The Tragic Fantasy: "Tiger of Wanchai"



Reviewed by YTSL

A couple of weeks ago, I finally checked out -- and was blown away by -- the brooding offering entitled “To Live and Die in Tsim Sha Tsui”.  When I told a fellow Hong Kong movie fan about this, he said something to the effect of “considering the large number of Triad films that you’ve already seen, it’s amazing that there are still some that can get your blood going!”  After having viewed another Triad drama that was released -- like that Andrew Lau helmed effort in which Jacky Cheung turned in a surprisingly effective performance -- in 1994 (and actually ended up 13 rungs above it by getting in at no. 31 on that year’s Hong Kong box office list), I’d have to agree with my friend that many of this once popular genre’s works can seem too similar and thus not feel like they are bringing anything “new” to the table.

Perhaps the core story of THE TRAGIC FANTASY: TIGER OF WANCHAI would not have felt so old if I hadn’t viewed the later made “Young and Dangerous” series of films before that whose protagonist is an apparently “based on real life” character who went from being a lowly “parking boy” to a powerful gangster whose life remained in constant danger due to his having as many, if not more, disgruntled rivals than true friends.  As things turned out, it was interesting -- plus hard to not notice -- that three out of this effort’s four main actors also do feature in that Triad glamorizing group of cinematic works which made a major star out of the oft-criticized Ekin Cheng.  At the same time, it was somewhat fascinating too to see Lau Ching Wan having the quite atypical -- for him -- (supporting) role of a gambling addict with a cowardly streak along with good buddies (who came in the form of Simon Yam, Vincent Wan and Roy Cheung).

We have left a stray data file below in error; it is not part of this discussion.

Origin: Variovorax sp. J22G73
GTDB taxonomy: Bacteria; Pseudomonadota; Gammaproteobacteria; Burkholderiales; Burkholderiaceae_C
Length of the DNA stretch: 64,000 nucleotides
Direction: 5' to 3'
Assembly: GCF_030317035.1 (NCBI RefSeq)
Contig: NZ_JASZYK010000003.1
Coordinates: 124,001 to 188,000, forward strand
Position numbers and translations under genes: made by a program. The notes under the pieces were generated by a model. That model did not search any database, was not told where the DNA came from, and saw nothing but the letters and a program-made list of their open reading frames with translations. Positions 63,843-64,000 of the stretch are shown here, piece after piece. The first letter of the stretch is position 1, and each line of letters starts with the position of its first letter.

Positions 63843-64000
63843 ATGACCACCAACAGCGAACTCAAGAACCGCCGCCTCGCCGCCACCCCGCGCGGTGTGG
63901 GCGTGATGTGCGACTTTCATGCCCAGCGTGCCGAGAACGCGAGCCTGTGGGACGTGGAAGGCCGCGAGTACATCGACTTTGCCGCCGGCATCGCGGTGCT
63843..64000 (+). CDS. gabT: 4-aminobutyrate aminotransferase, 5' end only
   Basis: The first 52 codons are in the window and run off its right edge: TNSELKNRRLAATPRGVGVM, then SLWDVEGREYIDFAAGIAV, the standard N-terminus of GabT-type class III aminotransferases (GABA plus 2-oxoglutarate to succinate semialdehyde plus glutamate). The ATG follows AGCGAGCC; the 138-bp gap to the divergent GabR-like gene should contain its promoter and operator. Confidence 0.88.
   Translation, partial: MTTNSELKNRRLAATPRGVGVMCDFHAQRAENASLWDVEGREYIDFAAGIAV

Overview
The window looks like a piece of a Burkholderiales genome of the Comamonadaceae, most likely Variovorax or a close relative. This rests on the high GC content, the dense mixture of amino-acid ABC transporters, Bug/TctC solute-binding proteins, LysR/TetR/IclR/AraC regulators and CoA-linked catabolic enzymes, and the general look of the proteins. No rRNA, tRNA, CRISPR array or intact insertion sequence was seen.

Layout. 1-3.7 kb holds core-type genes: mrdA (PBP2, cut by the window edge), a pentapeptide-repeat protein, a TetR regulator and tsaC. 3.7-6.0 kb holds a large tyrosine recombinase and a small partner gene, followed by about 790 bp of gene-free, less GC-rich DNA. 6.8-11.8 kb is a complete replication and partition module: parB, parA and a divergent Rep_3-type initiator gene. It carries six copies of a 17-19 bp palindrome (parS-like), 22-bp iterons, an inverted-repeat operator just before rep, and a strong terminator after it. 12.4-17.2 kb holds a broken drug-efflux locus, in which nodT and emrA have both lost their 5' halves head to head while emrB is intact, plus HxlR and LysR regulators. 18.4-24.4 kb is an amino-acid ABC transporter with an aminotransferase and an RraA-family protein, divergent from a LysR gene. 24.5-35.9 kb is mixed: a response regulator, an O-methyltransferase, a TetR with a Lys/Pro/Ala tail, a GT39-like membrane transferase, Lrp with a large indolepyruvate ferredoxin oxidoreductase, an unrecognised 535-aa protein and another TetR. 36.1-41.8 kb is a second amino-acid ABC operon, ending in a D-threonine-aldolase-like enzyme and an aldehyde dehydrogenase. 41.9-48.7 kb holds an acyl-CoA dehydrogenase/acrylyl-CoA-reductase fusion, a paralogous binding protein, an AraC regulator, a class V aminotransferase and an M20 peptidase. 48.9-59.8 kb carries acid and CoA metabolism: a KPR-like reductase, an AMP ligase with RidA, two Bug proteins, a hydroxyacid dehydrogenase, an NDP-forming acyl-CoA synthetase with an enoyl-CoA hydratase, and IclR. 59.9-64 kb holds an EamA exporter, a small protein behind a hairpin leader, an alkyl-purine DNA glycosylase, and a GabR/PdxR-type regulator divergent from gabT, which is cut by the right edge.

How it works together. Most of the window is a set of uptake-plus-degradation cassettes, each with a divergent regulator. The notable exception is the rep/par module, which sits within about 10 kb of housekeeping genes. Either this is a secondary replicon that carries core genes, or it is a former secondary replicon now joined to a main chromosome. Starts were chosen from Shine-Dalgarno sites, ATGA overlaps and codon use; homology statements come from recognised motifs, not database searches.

By some accounts, any movie that can boast having Mr. Lau -- never mind other fine actors -- in its cast should be more than a run of the mill one.  In this case though, my feeling is that many of the talents who appeared in THE TRAGIC FANTASY: TIGER OF WANCHAI ended up getting let down by the admittedly eventful, but ultimately far too predictable, offering’s uninspired script.  In particular, this (re)viewer rues its screenwriting trio’s decision to rather abruptly shift the focus of the main story fairly early on in this Steven Lo and Joseph Chi co-directed work from one that gave equal attention to the four “heng tai” named Hing, Dee, Hung and Chung -- and thus benefited from having more than one talented individual being asked to carry (that portion of) the film -- to that which gave center-stage pretty much entirely to Simon Yam’s highly temperamental Hing character.
Not far behind on my “wrong turn” list would be that which sought to throw some love and sex elements into the Category III rated -- for violence? -- picture by having Hing get involved with an arguably feisty female called Mil Mil (played by Marianne Chan) and a fallen woman named Kitty (essayed by Yvonne Yung Hung).  It’s a pity too that veteran actor Lo Lieh’s snake-ish (Elder) Brother Kui character and also Ben Lam’s bombastic (elder) Brother Yeung ended up not getting more screen time than they did (even while both “dai lo”s were able to amply show how heartless -- and deserving of violent deaths -- they were in their temporally limited appearances in the film).  Still, these individuals did have a greater impact on the proceedings of that whose Chinese title translates into English as “The Drunken Death Dream of the Wanchai Tiger” than the almost entirely superfluous character portrayed by the actress who looked to have also been the watchable but not special movie’s executive producer (Charine Chan’s Fannie invariably played second fiddle to characters who already were but support ones vis a vis this offering’s principal personality).
All in all, about the one thing that I found somewhat “novel” about the not very sophisticated -- and particularly with regards to its use of Cantopop montages -- THE TRAGIC FANTASY: TIGER OF WANCHAI were its fight scenes.  Not only did these well-choreographed portions of the movie benefit from the likes of Ben Lam figuring in them but they also are not filmed in the blurry, “shaky-cam” and “jump cut” style made famous by Wong Kar Wai and popularized by cinematographer-director Andrew Lau and others.  Ironically, this probably is really because this Peter Ngor Chi Kwan lensed as well as executive directed work -- which came out in the same year as “Chungking Express” and “Ashes of Time”, and was a bigger commercial hit than either of those critically acclaimed efforts -- was made before that latterly much imitated cinematographic style became the vogue.

My rating for the film: 6.